HARRISBURG, Pa. (Reuters) - Pennsylvania Governor Tom Wolf is expected to sign legislation on Friday raising the maximum penalty for fraternity hazing to a felony, carrying up to seven years in prison.
Named the “Timothy Piazza Anti-Hazing Law” after a Penn State freshman who died during hazing activities at the Beta Theta Pi fraternity house in February 2017, the bill unanimously passed the Legislature.
“It’s a really big deal, a real change in landscape,” said Tom Kline, a Philadelphia lawyer who has represented the Piazza family since their son’s death. “It’s about deterrence, and changing Greek life.” The family declined to comment through their lawyer.
The law also allows the seizing of fraternity houses involved in hazing incidents, a provision that could make the Pennsylvania law tougher than Florida’s, which also provides for felony charges, said Tracy Maxwell, founder of Hazing Prevention, a national group.
Florida’s statute was previously considered the toughest of the existing 44 state anti-hazing laws.
“It doesn’t matter how tough the law is if local prosecutors don’t have the stomach to enforce it,” Maxwell said.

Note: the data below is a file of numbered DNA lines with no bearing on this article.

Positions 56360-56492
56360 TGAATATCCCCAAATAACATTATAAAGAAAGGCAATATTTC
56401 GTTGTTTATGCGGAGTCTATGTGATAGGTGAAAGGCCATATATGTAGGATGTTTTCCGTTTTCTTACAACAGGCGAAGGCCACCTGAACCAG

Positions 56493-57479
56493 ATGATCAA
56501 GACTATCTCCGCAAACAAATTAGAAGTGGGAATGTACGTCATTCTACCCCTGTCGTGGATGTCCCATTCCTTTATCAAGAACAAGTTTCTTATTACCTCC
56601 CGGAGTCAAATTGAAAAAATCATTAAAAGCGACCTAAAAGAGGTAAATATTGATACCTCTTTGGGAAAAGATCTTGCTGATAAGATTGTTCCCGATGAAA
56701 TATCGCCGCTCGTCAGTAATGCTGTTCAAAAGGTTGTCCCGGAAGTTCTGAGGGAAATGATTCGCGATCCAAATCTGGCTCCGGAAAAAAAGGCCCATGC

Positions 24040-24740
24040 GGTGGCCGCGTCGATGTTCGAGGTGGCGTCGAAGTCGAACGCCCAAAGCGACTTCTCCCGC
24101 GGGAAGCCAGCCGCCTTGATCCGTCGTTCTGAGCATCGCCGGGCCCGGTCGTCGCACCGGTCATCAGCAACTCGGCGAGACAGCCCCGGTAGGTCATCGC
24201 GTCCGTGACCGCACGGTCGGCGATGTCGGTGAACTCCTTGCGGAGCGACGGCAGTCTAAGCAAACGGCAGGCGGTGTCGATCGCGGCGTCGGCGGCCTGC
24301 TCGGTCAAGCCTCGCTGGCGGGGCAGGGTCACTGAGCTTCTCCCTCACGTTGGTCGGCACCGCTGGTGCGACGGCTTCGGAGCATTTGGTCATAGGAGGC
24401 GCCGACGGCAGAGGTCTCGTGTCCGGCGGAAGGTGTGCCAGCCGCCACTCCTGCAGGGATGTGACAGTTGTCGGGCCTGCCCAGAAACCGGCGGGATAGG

Timothy Piazza of Lebanon, New Jersey, died of head and spleen injuries suffered while drunkenly falling multiple times, including twice down a flight of stairs, during hazing activities at the fraternity house. He was 19 years old. Much of it was captured on video.
Authorities have said that the fraternity brothers waited for hours before calling for medical help. The new law would create a “safe haven” that would exempt fraternity members from prosecution if they call police or emergency responders.
Stacy Parks Miller, the former Centre County prosecutor who tried but failed to get jail time for some of the Beta Theta Pi members, said she was concerned that the new law had been hastily written and may cause problems for prosecutors.
“While I am very pleased to see a new felony for cases like Tim’s, I am concerned there is now less leverage for prosecutions for the more commonplace hazing cases,” Miller told Reuters. The new law requires prosecutors to prove that force or coercion was used to make victims participate in the hazing.
At least two other hazing-related deaths have occurred in Pennsylvania in the past five years.
Chen “Michael” Deng died in 2013 when he was 19 from injuries received during a hazing ritual by the Baruch College chapter of Pi Delta Psi at a house in the Poconos. Four fraternity members received two-year prison terms and more than 30 others received probation.
Marquise Braham, a student at Penn State’s Altoona campus, committed suicide in 2014 at the age of 18 after allegedly suffering a mental breakdown because of hazing by the Phi Sigma Kappa fraternity.
“I think it’s a strong law,” said Rich Braham, an ABC News producer who is Marquise’s father. “It’s a much better law than existing law and will save student lives.”
Reporting by David DeKok; Editing by Jessica Resnick-Ault